There was a bit of an issue next door and Nikki and Hugh could hear it. Sam needed his nooky, babies or no babies but Sophie was tired. Would she go through with it for diplomatic reasons or would she ask him to desist?
She sighed this time and went through with it but the sorts of words passing her lips showed that the other two might have to have individual words next day. Plus there was a tone, an edge if you like, to Sophie.
Nikki and Hugh looked at one another and thought they recognized it.
Sophie had told Nikki that the old nausea had returned a few times and certain things were stirring in the back of her brain, things she’d thought had finally disappeared but they clearly hadn’t. On these occasions, apart from that once she’d told Nikki, she’d had to distance herself from them because they’d pick up on it quickly and then the whole comfortable existence they currently had would be dashed.
She didn’t want that for Big Nikki, as she now called her, or for Little Nikki, she had to keep herself under control. Sam was the issue. Not a nasty bone in his body and yet he could be obtuse and stubborn and when he was, he was in increasing danger – he had done nothing to deserve this danger but there it was.
She’d snapped at him earlier in the evening and had hoped the other two hadn’t heard.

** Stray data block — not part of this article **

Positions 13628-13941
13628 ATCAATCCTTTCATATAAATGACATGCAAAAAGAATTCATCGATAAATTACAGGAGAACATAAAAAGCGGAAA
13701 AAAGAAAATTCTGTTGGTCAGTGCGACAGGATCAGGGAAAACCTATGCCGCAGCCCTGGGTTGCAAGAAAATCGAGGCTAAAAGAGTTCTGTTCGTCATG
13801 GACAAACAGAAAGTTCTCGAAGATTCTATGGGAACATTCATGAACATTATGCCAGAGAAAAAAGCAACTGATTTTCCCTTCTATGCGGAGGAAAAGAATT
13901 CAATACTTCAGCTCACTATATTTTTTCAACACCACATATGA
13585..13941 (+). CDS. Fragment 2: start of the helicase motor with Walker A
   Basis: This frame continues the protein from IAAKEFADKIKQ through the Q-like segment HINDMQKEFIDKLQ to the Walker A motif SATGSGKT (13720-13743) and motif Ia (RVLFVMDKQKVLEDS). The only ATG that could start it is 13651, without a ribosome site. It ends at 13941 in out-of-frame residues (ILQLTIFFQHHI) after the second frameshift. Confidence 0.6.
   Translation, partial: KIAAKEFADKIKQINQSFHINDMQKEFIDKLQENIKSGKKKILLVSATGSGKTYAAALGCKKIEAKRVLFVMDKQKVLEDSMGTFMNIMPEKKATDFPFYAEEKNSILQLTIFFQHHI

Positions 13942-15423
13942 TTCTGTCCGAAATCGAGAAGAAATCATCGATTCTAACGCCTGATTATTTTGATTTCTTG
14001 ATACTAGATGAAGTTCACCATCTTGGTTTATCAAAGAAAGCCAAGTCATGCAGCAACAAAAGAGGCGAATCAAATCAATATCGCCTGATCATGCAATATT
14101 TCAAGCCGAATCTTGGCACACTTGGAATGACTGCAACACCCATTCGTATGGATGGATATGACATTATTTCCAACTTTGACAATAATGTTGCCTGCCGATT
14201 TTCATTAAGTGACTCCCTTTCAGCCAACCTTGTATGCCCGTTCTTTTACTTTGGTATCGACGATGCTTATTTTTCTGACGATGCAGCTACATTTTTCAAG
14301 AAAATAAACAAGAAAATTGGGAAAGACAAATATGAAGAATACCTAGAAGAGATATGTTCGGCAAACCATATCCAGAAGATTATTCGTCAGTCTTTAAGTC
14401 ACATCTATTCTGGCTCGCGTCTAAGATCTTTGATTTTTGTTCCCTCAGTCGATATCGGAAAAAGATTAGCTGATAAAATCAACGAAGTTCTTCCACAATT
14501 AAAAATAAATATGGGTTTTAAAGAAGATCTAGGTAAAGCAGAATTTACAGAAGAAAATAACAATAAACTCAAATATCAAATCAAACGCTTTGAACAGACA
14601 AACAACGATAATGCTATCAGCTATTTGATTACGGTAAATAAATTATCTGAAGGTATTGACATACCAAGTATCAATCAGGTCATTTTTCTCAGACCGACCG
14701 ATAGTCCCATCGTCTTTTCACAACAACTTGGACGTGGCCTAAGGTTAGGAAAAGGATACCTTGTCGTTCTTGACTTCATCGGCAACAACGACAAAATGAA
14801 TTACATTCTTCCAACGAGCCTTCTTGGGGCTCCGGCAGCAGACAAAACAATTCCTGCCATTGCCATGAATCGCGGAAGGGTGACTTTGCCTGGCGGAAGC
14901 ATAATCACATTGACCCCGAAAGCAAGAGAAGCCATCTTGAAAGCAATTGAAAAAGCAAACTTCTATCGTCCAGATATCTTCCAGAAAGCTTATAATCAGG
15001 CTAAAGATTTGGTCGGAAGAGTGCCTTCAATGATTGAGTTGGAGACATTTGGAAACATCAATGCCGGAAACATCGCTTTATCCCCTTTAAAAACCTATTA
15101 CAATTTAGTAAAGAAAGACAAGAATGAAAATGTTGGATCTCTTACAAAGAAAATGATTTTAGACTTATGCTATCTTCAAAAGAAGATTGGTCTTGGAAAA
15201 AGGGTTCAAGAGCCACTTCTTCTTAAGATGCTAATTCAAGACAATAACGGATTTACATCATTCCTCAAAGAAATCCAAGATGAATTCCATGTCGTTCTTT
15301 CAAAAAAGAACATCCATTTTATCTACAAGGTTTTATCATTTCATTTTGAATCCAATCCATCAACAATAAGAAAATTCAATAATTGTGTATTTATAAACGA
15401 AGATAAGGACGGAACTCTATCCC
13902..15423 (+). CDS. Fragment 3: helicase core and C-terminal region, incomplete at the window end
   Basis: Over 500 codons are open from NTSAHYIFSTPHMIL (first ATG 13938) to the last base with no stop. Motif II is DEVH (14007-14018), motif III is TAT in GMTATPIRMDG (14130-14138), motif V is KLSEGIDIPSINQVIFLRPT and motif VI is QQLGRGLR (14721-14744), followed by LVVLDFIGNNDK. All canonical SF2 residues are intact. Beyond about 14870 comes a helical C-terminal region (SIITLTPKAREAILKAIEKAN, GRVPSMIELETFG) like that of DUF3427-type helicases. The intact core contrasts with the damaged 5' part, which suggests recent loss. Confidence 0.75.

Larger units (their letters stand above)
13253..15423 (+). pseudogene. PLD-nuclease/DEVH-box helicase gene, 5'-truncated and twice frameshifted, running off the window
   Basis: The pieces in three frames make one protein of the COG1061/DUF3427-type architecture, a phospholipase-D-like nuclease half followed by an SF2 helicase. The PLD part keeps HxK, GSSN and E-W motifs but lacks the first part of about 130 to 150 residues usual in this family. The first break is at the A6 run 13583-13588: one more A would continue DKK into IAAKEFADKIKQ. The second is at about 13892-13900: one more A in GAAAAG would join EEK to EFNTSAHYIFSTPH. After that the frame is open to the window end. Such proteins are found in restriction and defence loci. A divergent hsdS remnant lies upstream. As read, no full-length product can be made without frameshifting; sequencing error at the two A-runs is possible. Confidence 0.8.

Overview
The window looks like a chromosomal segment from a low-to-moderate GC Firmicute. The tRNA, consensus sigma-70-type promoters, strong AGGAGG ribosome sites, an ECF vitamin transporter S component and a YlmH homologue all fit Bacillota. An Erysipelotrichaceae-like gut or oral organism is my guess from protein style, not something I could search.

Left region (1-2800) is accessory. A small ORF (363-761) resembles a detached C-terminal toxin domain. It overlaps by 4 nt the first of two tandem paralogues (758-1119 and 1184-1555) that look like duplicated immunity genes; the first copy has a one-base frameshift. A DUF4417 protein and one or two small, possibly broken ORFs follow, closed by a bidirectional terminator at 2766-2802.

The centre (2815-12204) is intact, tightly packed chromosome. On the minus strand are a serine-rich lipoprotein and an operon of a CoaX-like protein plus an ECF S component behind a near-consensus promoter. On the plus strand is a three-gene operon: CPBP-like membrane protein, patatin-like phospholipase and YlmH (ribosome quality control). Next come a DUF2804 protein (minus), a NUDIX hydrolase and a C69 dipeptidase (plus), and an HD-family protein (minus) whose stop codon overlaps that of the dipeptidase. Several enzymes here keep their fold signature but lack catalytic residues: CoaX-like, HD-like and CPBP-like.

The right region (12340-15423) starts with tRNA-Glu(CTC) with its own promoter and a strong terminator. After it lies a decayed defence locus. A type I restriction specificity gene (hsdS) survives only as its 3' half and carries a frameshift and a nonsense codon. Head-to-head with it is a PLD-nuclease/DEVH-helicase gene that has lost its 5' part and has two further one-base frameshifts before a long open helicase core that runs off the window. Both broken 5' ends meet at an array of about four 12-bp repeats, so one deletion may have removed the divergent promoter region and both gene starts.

Hugh moved closer and whispered to Nikki, ‘Problem girl reappearing.’
‘I know, should we warn Sam?’
‘Might be counterproductive – what if I take Sophie and talk it out with her?’
‘I don’t want her becoming dependent on you again.’
‘Then you take her for a walk and talk it out.’
She sighed. ‘No, it has to be you … do you think you can?’
‘I have no idea. I’ll try tomorrow, at the spring. And Nikki – you don’t need to tell me, you don’t need to fear. It is you and you only. Well, Jean-Baptiste too. OK?’
‘OK. Don’t forget Little Nikki in that. And don’t forget Sophie,’ she smiled. ‘You’re going to be busy.’
11:12 a.m. saw Nikki approach Sophie and ask for water.
Sophie took the tub and loped away on those lithe feet but approaching the entrance to the outer cave, she sensed Hugh was there and she propped.
For fully one minute she paused, sorting it all out in her mind. He made no move on the other side and she knew he knew she’d hesitated and there’d only be one reason she’d hesitate.
She had no choice. She couldn’t grab the water, make small talk and disappear because this was such a close and closed foursome. She had to let Hugh talk to her but she feared dependence again. She hoped Hugh was well aware of that.
Stepping through, she put down the tub and turned to face him. ‘Do you want me on your hands again?’
‘We still need to talk it through. How far has it gone? What’s come back? Are you still capable of telling me?’